In her post-meeting press conference, Fed Chair Janet Yellen let it be known that the Committee had also discussed reducing the number of rate hikes in 2016 from four to only two instead. Equity markets which had already begun to recover accelerated more to the upside on the assumption that the Fed would not raise rates again until at least the June policy meeting.
Several of the more hawkish members of the FOMC felt the need to speak out publicly to say that they believe the Fed Funds rate should be raised sooner rather than later. At least one voting member of the Committee suggested that the next rate hike could come as early as the April 26-27 policy meeting.
Yellen Silences the Hawks in New York Speech Last Week
We will never know if the hawks and their recent public comments irritated Ms. Yellen or not, but her speech in New York last week made it clear that she is in no hurry to raise the Fed Funds rate anytime soon. In fact, she suggested that there may only be one rate hike in 2016 if at all.
Yellen delivered an eye-opening speech last Tuesday at the Economic Club of New York. She emphasized to the liberal/dovish crowd that the Fed will move cautiously as it considers any further rate hikes. She emphasized that the global economic and financial situation has clearly worsened since December when the Fed suggested four rate hikes in 2016.
Not only did Yellen warn about global risks, she emphasized the possibility that they could get worse before they get better. For this reason, apparently, the Fed Chair hinted that there might be only one interest rate hike in 2016 or even none at all.
She responded to one question by saying it is not out of the question that the Fed Funds rate range could be lowered back to 0.00%-0.25% if necessary. She stated:
“By contrast, if the expansion was to falter or if inflation was to remain stubbornly low, the FOMC would be able to provide only a modest degree of additional stimulus by cutting the federal funds rate back to near zero.”
No one has been talking about cutting the Fed Funds rate back to near zero, so this was clearly a message from Yellen to the hawks on the FOMC as a reminder that she is still in charge. And she is, at least for now.
Of the 19 total members of the FOMC, only four are widely considered to be hawks. They include Esther George, Kansas City Fed President, Loretta Mester, Cleveland Fed President, James Bullard, St. Louis Fed President and Jeffrey Lacker (my personal favorite), Richmond Fed President.
The current 12 voting members of the FOMC include only Esther George, Loretta Mester and James Bullard; Jeffrey Lacker is not a voting member this year. I mention this only to make the point that Janet Yellen and the other doves on the Committee greatly outnumber the hawks.
As long as the doves outweigh the hawks, Yellen’s vote is really the only one that matters when it comes to policy decisions. And she made it abundantly clear last week that she has no intention of raising the Fed Funds rate anytime soon.
Most Fed watchers are now speculating that there will only be one rate hike this year and that it likely won’t happen until December. We’ll see about that.
Rising Inflation Could Force Yellen’s Hand Just Ahead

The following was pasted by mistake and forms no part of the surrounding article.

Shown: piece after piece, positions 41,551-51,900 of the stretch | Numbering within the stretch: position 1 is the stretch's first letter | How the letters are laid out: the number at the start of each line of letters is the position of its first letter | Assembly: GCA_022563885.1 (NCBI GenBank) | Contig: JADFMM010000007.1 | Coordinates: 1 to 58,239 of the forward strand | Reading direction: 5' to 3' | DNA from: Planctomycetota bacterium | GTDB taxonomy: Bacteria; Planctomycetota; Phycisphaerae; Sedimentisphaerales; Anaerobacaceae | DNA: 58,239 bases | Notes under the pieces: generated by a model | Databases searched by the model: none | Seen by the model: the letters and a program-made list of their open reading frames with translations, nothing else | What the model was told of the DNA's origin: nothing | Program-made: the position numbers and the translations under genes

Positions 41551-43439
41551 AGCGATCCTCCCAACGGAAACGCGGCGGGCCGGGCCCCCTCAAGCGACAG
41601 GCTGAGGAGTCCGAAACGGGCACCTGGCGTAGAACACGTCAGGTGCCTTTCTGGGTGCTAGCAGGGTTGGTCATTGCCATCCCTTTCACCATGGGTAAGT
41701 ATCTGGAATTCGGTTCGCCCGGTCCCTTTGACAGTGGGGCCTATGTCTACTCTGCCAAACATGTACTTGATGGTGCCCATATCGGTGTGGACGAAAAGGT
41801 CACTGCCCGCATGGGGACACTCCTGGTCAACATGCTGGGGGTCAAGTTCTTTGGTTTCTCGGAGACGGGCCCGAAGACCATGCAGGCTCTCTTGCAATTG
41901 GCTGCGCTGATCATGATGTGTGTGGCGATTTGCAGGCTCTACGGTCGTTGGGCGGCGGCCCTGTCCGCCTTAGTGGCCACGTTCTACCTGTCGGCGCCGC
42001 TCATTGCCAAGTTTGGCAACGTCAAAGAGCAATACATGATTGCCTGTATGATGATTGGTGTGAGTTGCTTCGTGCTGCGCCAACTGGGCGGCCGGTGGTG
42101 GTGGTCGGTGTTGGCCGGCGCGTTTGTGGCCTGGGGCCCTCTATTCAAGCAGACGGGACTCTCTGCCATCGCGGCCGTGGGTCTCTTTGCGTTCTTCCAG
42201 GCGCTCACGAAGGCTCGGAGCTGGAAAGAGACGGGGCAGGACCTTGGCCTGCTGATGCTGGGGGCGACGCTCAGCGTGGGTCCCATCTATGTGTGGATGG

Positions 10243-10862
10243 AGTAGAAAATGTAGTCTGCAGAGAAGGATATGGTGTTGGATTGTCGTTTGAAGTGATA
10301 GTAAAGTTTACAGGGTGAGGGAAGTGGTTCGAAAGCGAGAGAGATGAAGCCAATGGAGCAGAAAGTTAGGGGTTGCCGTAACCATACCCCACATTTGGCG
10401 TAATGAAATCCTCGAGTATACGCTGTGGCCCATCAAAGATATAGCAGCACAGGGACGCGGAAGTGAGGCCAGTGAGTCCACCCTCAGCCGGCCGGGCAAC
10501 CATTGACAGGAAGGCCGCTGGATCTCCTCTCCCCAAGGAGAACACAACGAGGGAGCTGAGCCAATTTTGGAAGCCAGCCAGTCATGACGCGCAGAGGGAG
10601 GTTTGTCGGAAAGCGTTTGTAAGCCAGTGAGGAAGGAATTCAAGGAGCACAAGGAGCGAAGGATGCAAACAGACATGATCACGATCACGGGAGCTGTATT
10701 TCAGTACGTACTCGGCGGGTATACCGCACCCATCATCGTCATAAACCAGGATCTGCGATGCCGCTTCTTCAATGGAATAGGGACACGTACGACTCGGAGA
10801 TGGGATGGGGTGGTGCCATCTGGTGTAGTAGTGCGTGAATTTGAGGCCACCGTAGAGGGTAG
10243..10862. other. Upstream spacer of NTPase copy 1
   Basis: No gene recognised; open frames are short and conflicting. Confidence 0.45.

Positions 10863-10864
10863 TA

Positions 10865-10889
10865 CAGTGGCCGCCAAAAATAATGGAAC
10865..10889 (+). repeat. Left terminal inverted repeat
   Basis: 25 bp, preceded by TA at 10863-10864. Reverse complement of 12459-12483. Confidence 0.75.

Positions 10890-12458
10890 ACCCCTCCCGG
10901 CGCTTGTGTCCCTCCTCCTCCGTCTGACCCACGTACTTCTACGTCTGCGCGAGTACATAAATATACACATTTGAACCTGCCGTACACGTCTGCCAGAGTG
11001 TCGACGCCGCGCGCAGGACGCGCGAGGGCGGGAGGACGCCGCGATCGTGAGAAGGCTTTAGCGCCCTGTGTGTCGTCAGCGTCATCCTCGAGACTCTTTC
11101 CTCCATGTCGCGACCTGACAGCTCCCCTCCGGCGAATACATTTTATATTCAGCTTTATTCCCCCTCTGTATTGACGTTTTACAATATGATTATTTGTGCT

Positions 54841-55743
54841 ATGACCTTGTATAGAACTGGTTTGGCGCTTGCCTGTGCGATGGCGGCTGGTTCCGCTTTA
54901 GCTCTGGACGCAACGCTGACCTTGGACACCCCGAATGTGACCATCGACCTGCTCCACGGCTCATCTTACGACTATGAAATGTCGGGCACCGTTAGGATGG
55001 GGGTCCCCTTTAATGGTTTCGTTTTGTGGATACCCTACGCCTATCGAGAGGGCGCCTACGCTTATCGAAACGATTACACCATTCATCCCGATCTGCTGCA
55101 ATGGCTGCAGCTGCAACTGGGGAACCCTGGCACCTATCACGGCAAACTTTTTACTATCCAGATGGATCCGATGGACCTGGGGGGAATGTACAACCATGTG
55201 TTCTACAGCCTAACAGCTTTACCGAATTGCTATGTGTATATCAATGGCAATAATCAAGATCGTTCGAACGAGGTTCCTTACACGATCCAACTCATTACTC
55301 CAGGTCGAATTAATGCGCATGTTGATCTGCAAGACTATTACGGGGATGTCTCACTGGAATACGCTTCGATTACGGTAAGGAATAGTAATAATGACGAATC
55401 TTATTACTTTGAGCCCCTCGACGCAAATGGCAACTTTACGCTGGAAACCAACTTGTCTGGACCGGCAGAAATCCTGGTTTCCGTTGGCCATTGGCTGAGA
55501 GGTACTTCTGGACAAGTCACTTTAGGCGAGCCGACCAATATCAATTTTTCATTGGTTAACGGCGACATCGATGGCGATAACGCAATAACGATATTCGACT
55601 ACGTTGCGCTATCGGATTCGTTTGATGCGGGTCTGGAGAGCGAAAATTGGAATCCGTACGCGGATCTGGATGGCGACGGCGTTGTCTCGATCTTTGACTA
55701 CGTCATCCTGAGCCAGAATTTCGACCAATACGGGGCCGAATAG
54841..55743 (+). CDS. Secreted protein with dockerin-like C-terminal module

While it is clear that Chair Yellen does not want to raise rates anytime soon, the continued rise in inflation may become a problem that forces her to change her mind. The Fed says it wants to see inflation rise back to the 2% level, and one popular inflation index has already surpassed that level.
As I have pointed out often over the years, the Fed’s favorite indicator of inflation is the “core” Personal Consumption Expenditures Index (PCE), which excludes food and energy. The more widely followed gauge of inflation is the Labor Department’s Consumer Price Index (CPI). As I reported last month, core CPI rose to 2.3% in the 12 months ended February.
The core PCE Index rose only 1.7% over the 12 months ended February. As you can see in the chart below, both indexes are clearly trending higher, and it may not be long before the core PCE Index is above 2% as well.
If core PCE rises above 2%, the Fed’s chosen target, then some of the current doves on the FOMC will begin to argue for hikes in the Fed Funds rate along with the current voting hawks on the Committee.
Since Ms. Yellen’s dovish comments last week in New York, some Fed watchers have argued that she is making a risky gamble on inflation by delaying a second rise in the Fed Funds rate indefinitely. Yellen admitted last week that core PCE is higher than the Fed anticipated back in December. She also admitted last week that the Fed Funds rate is currently 1.25% below its “neutral” level (ie – a normal rate environment).
A chorus of critics have warned that the Fed is falling behind the curve as the labor market tightens and commodity prices start to firm again, fearing a repeat of the 1970s when the institution repeatedly found excuses to delay taking action on the grounds that there was still plenty of hidden slack in the economy.
In fact, the split among the doves is already starting. After Yellen’s speech last week San Francisco Fed President John Williams, normally a dove, warned that the US labor market is tighter than it looks and that underlying inflation is building up.
So it will be very interesting to see whether core inflation will continue to heat up, and if it does, how this plays out within the Fed. I will keep you posted as always.